Almost 500 indigenous people who have been displaced from their communities in Chiapas due to violence are marching to the state capital to seek a solution from authorities.
The 444 Tzotzil Maya people are from the municipalities of Chenalhó, Ocosingo and Zinacantán but were forced to leave their homes amid violent territorial and political conflicts.
Some have been displaced for more than two years.
The contingent left San Cristóbal de las Casas on Monday and yesterday reached a point 15 kilometers short of the town of Chiapa de Corzo after walking through fog and drizzle in cold temperatures.
The director of the Ku’untick Human Rights Center, Diego Cadenas, who is accompanying the Tzotzils on their “pies cansados” (tired feet) march, said the Chiapas government has made no commitment to restore security in highland communities so that the displaced people can return home.
Javier Hernández, a spokesman for the Chenalhó contingent, said that “as displaced people from the Puebla ejido [community land], we’ve decided to express our disagreement,” adding “until now, our problem hasn’t been solved and we haven’t been able to return [home].”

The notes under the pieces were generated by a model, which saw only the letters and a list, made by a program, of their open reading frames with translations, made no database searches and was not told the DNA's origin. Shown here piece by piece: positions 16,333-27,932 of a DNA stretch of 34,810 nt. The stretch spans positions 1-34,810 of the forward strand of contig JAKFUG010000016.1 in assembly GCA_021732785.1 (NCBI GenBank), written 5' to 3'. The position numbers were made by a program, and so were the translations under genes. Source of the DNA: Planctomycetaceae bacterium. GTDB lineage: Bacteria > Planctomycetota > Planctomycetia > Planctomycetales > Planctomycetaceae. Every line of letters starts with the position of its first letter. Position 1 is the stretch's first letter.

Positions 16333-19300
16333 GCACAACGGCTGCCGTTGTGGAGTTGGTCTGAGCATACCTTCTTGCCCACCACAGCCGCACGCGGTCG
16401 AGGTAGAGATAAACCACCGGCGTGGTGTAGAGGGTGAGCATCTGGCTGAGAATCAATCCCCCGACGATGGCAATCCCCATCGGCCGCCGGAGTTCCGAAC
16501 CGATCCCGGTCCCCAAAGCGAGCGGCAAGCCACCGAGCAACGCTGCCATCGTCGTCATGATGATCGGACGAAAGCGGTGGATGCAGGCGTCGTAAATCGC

After setting up camp last night on the side of the San Cristóbal-Chiapa de Corzo highway, where humanitarian aid including food and clothes was distributed, the march towards Tuxtla Gutiérrez resumed today.
State and Federal Police have been escorting the indigenous caravan, which still has around 30 kilometers left to travel, meaning that it will likely arrive in the capital Friday or Saturday.
One of the displaced persons is 30-year-old pregnant woman who is traveling with her husband and two children.
Rosa Gutiérrez García, a Oaxaca native, had only been living in Chenalhó two weeks when on May 26, 2016, armed men attacked residents of the Puebla ejido, forcing Gutiérrez and her family to flee.
A 14-year-old girl was killed in the attack, which was triggered by political differences.
Thousands of indigenous people have fled their homes in the highlands of Chiapas during recent years due to violence stemming from political and territorial disputes.
Deaths due to cold and hunger have occurred in makeshift camps set up by displaced people and a year ago, a human rights organization and the Catholic church described the situation in parts of Chiapas as a humanitarian crisis.